The Oklahoma residential lease agreement (“rental agreement”) is used to formalize an agreement between a landlord and tenant to rent real property in exchange for a fee. The contract includes terms and conditions outlining the responsibilities of each party. A common lease term is for one year.
Oklahoma Lease Disclosures & Addendums
The following disclosures or addendums are either required for some or all residential lease agreements in Oklahoma.
- Landlord’s Name & Address – for all rental units in Oklahoma.
- Flooding Disclosure – for any rental unit that has flooded in the past 5 years.
- Methamphetamine Contamination Disclosure – for any rental unit where the landlord is aware of potential contamination.
- Lead Based Paint Disclosure – for rental units built prior to 1978.
There are also a number of optional disclosures and addendums that help reduce future conflicts and/or legal liability in Oklahoma.
Landlord’s Name & Address
Applicable to all rental units in Oklahoma.
So that future legal notices and demands sent by the tenant can be properly delivered to the landlord, the name and address of either the landlord or the person authorized to act on the landlord’s behalf must be disclosed up-front (commonly done so in the lease agreement) .
Applicable to any rental unit that has flooded in the past 5 years.
If a dwelling unit has been flooded within the past 5 years, landlords are legally required to include it in their Oklahoma leasing agreement .
FLOODING. This property has experienced flooding in the past 5 years and may be subject to future flooding. Tenant agrees to accept the risk of tenancy by signing this lease agreement.
Methamphetamine Contamination Disclosure
Applicable to any unit where the landlord is aware of potential contamination.
In Oklahoma, disclosure of any knowledge relating to methamphetamine manufacturing in the property to be rented must be disclosed in the lease agreement. The property may also not be rented if dangerous levels of contamination exceeding 0.1 micrograms per 100 square centimeters are found to be present, unless the property has gone through decontamination to safe levels .
Methamphetamine contamination can be dangerous to Tenant(s) in high concentrations, presenting health concerns through absorption of the materials in the air.
[ ] Has been found to be contaminated above safe levels and is in the process of decontamination.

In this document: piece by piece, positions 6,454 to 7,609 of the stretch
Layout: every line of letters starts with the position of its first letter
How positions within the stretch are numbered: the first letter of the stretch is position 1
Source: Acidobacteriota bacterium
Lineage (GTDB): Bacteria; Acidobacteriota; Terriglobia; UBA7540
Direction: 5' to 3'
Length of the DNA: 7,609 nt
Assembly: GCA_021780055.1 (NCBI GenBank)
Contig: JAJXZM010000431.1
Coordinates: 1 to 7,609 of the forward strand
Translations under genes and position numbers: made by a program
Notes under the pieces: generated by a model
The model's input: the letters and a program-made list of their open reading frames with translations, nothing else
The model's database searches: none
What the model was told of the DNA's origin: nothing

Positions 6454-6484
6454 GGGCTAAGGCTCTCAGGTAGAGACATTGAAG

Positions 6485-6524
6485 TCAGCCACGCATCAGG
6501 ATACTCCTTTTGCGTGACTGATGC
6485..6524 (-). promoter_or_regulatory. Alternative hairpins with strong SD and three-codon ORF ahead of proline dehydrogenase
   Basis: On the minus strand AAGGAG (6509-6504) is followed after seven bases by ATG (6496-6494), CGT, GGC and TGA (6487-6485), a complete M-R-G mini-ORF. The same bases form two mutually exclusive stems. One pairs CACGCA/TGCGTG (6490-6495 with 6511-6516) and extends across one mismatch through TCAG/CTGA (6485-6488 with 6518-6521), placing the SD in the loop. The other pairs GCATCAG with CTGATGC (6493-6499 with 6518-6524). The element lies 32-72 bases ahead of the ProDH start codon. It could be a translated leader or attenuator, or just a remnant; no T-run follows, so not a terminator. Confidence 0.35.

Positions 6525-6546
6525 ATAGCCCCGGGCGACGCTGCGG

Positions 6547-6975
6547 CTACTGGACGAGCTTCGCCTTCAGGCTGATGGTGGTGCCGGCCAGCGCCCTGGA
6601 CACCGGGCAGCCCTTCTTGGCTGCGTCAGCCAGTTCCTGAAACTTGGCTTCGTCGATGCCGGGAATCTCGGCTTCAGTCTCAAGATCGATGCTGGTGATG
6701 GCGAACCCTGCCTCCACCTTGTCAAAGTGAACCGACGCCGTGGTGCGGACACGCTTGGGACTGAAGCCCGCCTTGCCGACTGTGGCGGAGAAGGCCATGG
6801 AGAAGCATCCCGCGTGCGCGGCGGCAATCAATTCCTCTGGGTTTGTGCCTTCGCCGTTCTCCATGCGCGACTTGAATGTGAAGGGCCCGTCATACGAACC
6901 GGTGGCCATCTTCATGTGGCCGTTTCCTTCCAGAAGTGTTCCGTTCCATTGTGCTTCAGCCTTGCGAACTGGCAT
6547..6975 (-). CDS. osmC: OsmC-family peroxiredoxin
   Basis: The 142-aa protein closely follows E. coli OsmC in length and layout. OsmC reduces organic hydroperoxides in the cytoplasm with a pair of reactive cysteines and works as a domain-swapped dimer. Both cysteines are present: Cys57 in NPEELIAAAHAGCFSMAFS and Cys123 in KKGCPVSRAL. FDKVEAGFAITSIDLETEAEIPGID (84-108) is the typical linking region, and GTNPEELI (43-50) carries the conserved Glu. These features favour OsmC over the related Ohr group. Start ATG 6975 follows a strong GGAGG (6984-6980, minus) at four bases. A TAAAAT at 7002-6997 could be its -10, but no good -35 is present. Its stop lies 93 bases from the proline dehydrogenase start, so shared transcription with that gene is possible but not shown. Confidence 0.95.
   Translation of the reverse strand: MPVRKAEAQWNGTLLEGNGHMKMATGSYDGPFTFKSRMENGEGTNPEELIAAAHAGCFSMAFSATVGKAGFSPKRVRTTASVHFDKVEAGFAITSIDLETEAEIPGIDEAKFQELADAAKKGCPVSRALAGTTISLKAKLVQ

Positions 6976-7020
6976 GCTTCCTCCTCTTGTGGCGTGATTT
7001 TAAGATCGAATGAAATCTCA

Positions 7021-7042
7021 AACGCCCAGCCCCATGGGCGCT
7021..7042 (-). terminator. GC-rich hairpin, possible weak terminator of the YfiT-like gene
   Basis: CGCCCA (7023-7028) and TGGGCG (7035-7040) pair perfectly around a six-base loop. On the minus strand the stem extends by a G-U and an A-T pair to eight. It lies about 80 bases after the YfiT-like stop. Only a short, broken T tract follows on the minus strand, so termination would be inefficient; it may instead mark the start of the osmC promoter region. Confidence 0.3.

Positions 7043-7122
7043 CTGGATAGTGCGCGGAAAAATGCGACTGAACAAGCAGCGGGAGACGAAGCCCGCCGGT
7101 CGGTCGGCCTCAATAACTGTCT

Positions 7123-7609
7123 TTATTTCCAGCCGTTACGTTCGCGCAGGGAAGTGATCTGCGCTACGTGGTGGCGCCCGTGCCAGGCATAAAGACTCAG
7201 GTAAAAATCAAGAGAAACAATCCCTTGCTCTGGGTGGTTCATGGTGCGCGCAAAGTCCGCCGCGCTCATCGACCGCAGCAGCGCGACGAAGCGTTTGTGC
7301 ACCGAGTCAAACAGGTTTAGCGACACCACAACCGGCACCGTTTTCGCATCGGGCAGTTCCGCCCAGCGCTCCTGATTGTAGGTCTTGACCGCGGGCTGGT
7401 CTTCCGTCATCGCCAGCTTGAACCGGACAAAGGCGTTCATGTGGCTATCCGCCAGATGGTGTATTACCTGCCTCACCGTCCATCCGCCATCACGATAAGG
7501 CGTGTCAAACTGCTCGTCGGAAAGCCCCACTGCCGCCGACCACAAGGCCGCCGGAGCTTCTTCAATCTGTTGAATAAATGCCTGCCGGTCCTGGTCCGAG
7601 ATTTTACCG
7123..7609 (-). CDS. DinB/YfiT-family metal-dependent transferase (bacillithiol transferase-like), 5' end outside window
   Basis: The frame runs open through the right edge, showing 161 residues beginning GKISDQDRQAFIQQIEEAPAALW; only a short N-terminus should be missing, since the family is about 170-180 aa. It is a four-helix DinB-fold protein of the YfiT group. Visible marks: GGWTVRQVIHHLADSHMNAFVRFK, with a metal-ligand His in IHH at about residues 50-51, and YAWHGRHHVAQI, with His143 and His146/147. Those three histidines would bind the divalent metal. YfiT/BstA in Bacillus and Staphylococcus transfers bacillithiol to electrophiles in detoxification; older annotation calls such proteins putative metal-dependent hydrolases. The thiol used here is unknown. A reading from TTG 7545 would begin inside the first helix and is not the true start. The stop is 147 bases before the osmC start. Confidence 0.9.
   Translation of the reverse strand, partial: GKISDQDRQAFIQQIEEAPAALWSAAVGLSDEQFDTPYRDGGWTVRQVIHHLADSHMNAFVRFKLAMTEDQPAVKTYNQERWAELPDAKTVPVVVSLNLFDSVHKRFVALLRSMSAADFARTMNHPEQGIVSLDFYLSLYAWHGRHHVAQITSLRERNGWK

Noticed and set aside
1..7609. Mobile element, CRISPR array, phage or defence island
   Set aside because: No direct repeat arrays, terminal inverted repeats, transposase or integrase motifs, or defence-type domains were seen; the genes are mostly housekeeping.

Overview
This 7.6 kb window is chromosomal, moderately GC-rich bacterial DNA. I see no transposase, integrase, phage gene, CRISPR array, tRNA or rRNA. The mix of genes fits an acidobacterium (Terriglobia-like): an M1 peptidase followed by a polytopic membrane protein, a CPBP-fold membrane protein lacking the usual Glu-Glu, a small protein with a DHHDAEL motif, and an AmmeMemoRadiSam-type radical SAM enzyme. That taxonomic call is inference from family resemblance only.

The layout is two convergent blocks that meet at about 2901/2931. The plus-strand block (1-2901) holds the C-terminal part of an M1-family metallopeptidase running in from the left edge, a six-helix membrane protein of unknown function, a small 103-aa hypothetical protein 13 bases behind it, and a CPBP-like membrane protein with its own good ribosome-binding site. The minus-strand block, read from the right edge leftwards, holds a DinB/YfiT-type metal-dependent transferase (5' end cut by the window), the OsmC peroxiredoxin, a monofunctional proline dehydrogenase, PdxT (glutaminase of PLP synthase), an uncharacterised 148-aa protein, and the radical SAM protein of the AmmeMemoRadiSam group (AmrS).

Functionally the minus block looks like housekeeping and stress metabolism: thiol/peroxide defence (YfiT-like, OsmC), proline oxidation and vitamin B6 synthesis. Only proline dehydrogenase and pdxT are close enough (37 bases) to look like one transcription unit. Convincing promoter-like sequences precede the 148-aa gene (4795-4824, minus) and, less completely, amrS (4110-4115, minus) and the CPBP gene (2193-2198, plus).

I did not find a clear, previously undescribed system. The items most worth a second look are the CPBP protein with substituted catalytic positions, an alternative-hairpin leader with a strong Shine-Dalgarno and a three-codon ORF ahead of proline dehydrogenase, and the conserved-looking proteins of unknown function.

[ ] Has been found to be contaminated, but falls within safe levels after tests were conducted.
[ ] Has no suspicion of contamination
Lead Based Paint Disclosure
Applicable to any rental units built prior to 1978.
It is a federal law in the United States that any home built prior to 1978 must disclose the risks posed by lead-based paints. This law requires landlords in Oklahoma to:
- Fill out and attach this lead based paint disclosure form to the lease agreement.
- Provide the tenant with an EPA-approved pamphlet about the dangers of lead-based paint.
- Provide additional records or reports about the presence or hazards of any known lead based paint in the unit. For multi-unit buildings with common areas, this includes information from building-wide evaluations.
Optional Disclosures & Addendums (Recommended)
The following lease agreement disclosures and addendums are not required by Oklahoma law in residential lease agreements, but either help reduce future conflicts with tenants or reduce legal liability for landlords.
- Medical Marijuana Use – it is recommended to state where medical marijuana use is and isn’t allowed on the property so that expectations are clear. Oklahoma law allows landlords to restrict marijuana usage to non-smoking methods only or control where users can smoke so as to not interfere with other tenants.
- Move-in Checklist – it is recommended to provide an itemized list of damages to the property before move-in to make sure tenants are responsible for any serious damages that occur during the lease term. This can be attached to the lease agreement or signed as a separate document.
- Late and Returned Check Fees – it is recommended that landlords disclose in the lease any late fees or returned (bounced) check fees that they intend to charge. Oklahoma does not limit how high these fees can be, but they should be considered reasonable (often no more than 10% of rent) and reflect the actual expenses incurred by the landlord as a result of a late payment. They must also be charged only after the agreed upon due date for rent, dictated in the lease.
- Shared Utilities Arrangements – for rental units with shared utilities, it is recommended to disclose the specifics of how they are shared, and how each party’s bill is calculated, so that tenants have a reasonable expectation of what they owe each month.
- Bed Bug Disclosure – for rental units with a history of infestation, it is recommended to establish an understanding of the current status of bed bugs at the property in case of a future infestation and to provide information on the protocol for handling one.
- Asbestos Disclosure – for rental units in buildings built prior to 1981 (which are considered at-risk for asbestos), it is recommended to establish an understanding of any prior knowledge on the existence of asbestos on the property.
- Mold Disclosure – it is recommended to disclose the current mold status of a property in the lease to protect against future liability of mold damages due to tenant negligence during the lease term.